Red footage and green screen
by maz swierczak on Jun 20, 2012 at 7:48:35 am
I am working on a project that was shot on Red and using RedcineX to import footage,
I have not used this program much before and am unfamiliar with the optimal settings,
There is a green screen shot in the film and I need to provide the compositor with both the green screen footage and the background footage to be composited under the green screen shot.
I want to make sure that the footage I provide him is the highest possible quality as I am assuming once it is composited there is no way to relink to the original media in the online process and it will appear as he provides it.
Can anyone please help me with which setting would be best to use when bringing in the footage through redlineX so that it is of the highest possible quality to bring into the online.
The green screen footage is quite dark, so grain is a concern and anything I can do to minimise the grain would be fantastic.
Re: Red footage and green screen by Angelo Lorenzo on Jun 22, 2012 at 12:12:36 am
It depends on your workflow, their system, your system, and hard drive space.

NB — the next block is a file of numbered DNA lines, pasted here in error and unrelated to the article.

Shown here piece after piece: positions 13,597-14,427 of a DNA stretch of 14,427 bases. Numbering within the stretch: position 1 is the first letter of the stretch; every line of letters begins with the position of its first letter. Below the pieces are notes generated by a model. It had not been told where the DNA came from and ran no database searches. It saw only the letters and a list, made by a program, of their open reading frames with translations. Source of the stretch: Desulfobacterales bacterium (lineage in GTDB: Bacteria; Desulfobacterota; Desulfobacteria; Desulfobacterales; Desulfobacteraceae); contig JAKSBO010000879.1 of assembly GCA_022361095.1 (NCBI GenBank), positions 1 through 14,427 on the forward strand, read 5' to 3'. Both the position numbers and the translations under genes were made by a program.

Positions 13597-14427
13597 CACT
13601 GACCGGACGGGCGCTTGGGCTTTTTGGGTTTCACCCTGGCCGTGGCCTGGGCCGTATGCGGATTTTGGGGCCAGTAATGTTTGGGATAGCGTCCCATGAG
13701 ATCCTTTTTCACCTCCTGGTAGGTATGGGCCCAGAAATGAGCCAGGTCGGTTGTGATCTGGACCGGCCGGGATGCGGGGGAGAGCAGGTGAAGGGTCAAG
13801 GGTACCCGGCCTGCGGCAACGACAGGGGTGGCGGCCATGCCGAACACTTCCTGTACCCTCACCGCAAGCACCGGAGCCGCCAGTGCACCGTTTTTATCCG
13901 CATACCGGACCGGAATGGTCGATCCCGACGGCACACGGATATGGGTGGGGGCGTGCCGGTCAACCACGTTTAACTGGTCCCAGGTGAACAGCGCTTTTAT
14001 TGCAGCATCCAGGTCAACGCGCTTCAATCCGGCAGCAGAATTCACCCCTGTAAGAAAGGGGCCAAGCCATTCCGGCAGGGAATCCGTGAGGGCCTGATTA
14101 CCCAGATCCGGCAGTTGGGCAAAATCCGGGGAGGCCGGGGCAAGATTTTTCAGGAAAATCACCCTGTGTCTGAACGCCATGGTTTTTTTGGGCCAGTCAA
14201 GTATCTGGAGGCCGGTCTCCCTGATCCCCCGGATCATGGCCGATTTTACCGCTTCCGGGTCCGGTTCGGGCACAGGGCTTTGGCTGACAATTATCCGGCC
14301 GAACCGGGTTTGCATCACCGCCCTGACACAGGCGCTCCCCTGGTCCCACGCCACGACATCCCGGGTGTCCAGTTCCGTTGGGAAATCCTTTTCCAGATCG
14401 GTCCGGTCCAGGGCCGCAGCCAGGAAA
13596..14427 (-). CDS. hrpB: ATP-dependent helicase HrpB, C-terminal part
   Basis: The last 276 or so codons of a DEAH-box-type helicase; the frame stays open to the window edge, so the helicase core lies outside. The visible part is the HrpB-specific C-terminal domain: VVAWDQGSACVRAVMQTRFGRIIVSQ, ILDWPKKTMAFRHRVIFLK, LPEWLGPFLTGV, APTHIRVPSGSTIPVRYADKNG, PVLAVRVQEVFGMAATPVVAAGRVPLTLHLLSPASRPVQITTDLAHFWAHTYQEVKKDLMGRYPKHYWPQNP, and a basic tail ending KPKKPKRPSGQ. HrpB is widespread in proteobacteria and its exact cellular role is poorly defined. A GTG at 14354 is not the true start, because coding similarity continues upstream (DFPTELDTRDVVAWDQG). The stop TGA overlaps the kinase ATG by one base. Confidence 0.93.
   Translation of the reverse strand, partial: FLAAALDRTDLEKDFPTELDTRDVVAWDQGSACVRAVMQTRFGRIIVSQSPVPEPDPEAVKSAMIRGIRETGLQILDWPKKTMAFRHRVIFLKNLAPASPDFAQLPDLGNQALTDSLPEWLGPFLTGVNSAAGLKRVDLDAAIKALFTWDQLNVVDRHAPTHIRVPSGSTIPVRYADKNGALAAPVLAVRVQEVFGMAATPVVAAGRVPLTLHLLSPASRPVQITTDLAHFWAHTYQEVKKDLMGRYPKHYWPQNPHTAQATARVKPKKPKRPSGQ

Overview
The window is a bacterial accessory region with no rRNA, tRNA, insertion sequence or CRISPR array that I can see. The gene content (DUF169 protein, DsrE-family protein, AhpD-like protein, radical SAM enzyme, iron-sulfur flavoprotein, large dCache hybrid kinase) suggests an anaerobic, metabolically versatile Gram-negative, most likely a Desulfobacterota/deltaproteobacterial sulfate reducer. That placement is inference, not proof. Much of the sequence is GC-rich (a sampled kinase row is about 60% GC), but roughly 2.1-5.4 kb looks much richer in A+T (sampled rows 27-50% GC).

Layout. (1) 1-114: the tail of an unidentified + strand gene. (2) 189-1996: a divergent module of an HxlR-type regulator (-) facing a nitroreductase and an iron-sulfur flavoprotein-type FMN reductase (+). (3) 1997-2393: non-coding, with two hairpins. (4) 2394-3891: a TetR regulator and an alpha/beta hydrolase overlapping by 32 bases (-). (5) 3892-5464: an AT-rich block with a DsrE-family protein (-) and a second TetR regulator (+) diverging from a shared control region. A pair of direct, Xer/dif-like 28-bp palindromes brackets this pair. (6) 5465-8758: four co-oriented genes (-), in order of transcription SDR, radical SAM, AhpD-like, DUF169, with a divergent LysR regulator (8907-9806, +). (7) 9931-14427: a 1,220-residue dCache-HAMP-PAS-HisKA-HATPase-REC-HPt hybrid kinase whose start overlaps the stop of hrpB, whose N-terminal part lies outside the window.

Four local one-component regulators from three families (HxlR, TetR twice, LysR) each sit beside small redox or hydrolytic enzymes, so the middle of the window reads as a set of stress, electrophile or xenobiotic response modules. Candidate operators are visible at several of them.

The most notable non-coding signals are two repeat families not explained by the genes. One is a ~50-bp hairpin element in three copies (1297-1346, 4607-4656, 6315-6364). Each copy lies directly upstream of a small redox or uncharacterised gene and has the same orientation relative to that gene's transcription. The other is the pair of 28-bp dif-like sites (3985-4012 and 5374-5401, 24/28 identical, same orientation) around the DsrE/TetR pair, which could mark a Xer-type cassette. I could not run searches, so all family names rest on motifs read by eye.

A safe bet would be ProRes4444 which can support up to 4K footage. If there system can't handle it or they prefer something like a TIFF or DPX sequence, I would ask the opinion of your VFX guy.
You can run Redcine X in software mode (can't do this with the Red Rocket card) and it does have grain reduction. Grain reduction is needed for most composited shots, if anything to match the grain together later in the process; it also helps pull a better green screen key. Ask your compositer if they prefer you try to degrain it a little, or ask if they have a plugin or system that works for them. Neat image is great for intermediate processing, Nuke/Furnace has some good tools, it all depends.
I would probably also export it in Redlog so the compositor can have wiggle room for a match color correction.
That would be my first course of action/questions.
Re: Red footage and green screen by Matt Gerard on Jul 13, 2012 at 1:29:48 pm
Like Angelo said, so much of this depends on what the VFX person needs (wants) to work with.
1) Will they be doing color correction?
2) What system are they compositing on?
3) What codecs work best for them?
4) What size frames do they like to work with?
5) Will they be doing denoising/matching or you will?
Those are some basic questions that should really be answered first. Other than that, ProRes 444 is usually a safe bet, check your debayer setting to make sure you are doing a full debayer. Sound smart by asking questions that will make it easier for your VFX person. They will appreciate being asked what works best for them. Offer to do some test clips for them. The more interaction the better, in these cases.
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